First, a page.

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'Epic' can't see the forest for the plot ★★

The hopeful title of "Epic" suggests big things in a way that a more accurate title, such as "How to Train Your Hummingbird," would not. The animated result isn't bad. It's an adequate baby sitter. But where's the allure in telling the truth? Twentieth Century Fox and Blue Sky Studios present "Adequate"?

A few days after seeing "Epic," which is loosely based on a few concepts in William Joyce's book "The Leaf Men and the Brave Good Bugs," it's difficult to keep its story and characters, or even its visual design, in your mind's eye, in part because the five credited screenwriters overload the narrative with incident and threatening complication.

Day-old ("Ice Age") or fresh ("Ratatouille"), globally successful animated features tend to invite simple description. Mammoth family and pals want to survive. Rat wants to become a gourmet chef.

"Epic"? A girl (voiced by Amanda Seyfried), whose mother has recently died, discovers what her dad, an addled inventor (Jason Sudeikis), suspected was there, in the forest, all along: An alternative and tiny universe of Moonhaven (I've toured the model homes there; they're lovely), where warriors both proven (Colin Farrell) and fledgling (Josh Hutcherson) fly on the tiny backs of hummingbirds. Queen Tara (Beyonce) must pick a special flower to regenerate the forest and complete some sort of ritual, which is under attack from the rapacious land-grabber Mandrake (Christoph Waltz), one of the Boggans out for the blood of the Leafmen. Humans must aid the lil' green 'uns, and workaholic father must learn to stop and smell the roses and get to know his daughter.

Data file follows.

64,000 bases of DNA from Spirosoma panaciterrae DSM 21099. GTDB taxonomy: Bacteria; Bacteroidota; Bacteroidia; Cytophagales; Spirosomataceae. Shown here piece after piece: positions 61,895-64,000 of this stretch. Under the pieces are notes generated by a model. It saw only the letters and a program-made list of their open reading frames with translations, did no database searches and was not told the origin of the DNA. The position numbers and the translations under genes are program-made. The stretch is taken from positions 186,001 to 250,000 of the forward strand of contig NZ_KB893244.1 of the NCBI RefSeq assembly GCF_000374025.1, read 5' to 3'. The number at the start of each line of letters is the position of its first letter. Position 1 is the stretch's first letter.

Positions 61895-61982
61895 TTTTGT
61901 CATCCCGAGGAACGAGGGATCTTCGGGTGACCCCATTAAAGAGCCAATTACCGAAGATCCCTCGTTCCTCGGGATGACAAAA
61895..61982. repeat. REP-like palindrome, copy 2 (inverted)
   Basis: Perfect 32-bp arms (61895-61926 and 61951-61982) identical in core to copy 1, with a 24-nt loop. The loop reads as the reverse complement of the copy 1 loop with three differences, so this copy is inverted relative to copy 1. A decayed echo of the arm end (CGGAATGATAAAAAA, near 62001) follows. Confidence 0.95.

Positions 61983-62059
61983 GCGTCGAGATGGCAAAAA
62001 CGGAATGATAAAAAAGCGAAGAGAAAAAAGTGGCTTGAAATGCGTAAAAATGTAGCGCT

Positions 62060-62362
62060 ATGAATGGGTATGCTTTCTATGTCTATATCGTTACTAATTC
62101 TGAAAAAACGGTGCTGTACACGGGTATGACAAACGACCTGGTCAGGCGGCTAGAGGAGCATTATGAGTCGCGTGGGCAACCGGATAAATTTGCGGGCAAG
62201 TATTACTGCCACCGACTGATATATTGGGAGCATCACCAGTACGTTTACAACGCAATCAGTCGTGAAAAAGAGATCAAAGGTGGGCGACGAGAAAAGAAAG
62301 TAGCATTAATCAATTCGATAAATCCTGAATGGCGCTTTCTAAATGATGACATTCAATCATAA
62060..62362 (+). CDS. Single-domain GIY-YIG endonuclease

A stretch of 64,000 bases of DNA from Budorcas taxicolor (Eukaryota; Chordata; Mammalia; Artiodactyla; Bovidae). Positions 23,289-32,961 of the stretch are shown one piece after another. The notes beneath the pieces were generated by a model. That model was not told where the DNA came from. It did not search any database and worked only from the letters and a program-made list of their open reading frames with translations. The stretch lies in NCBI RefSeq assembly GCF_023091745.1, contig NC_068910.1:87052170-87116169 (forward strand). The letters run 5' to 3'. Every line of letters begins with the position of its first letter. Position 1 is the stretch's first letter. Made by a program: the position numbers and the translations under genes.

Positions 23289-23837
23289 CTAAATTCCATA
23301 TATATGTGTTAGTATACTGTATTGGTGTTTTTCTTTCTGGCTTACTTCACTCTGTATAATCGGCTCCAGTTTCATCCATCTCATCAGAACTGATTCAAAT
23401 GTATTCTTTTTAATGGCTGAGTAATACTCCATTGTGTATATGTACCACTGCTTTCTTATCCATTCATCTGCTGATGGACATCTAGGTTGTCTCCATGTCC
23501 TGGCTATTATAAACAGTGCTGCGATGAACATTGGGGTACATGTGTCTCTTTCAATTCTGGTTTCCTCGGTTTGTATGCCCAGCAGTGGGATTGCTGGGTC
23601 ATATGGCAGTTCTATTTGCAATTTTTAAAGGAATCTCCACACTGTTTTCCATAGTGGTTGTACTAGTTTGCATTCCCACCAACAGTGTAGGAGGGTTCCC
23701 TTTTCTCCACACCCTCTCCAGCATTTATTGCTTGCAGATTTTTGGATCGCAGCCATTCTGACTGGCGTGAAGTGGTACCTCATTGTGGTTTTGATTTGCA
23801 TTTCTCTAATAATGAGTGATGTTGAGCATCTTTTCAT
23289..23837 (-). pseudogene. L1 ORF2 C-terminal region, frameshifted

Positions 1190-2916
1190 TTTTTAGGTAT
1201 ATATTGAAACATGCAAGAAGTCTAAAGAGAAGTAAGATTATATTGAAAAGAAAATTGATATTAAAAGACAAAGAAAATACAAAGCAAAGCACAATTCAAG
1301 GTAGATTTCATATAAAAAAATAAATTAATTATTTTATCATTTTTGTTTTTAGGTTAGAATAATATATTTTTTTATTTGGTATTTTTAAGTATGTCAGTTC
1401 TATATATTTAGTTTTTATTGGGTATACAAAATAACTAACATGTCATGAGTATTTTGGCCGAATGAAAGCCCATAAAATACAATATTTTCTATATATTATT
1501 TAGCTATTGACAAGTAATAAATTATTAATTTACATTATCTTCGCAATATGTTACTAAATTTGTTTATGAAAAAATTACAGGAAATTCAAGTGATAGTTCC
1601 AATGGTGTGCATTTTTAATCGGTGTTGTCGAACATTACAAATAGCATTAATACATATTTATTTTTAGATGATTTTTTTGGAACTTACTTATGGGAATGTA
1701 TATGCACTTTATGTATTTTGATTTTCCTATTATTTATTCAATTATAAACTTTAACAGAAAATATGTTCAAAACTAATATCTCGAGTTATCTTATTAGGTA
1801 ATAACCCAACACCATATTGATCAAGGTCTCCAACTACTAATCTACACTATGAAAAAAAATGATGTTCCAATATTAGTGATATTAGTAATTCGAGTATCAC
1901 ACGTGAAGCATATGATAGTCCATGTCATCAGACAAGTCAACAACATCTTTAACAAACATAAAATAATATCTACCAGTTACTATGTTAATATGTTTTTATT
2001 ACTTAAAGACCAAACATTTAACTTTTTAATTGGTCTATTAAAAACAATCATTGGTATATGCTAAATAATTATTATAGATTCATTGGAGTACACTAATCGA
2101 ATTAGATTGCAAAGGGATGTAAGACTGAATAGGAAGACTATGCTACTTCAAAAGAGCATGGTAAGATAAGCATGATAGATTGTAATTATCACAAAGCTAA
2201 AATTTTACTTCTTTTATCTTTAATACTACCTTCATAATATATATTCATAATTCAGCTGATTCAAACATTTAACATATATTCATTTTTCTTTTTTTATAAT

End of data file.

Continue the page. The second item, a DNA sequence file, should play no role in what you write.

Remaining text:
See? See how long that took to explain?

"How to Train Your Dragon," itself riding on the profitable back of "Avatar," proved that 3-D computer animation looks best from the air. The flying sequences in "Epic" deliver some satisfying swoops and dives. Director Chris Wedge, who did the first "Ice Age" and the more interesting (though similarly overcrowded) "Robots," manages the traffic well enough.

What "Epic" lacks is a look to remember. Aziz Ansari and Chris O'Dowd are fun and shrewdly matched, though, as the mollusks cracking wise on the sidelines of a plot recalling (don't laugh) "A Midsummer Night's Dream" as much as "Ferngully."

And if you think this review refers to a surfeit of other movies and plays, wait'll ya see the picture.

mjphillips@tribune.com

'Epic' -- 2 stars
MPAA rating:
PG (for mild action, some scary images and brief rude language)
Running time: 1:42
Opens:
Friday

Copyright © 2015, The Baltimore Sun
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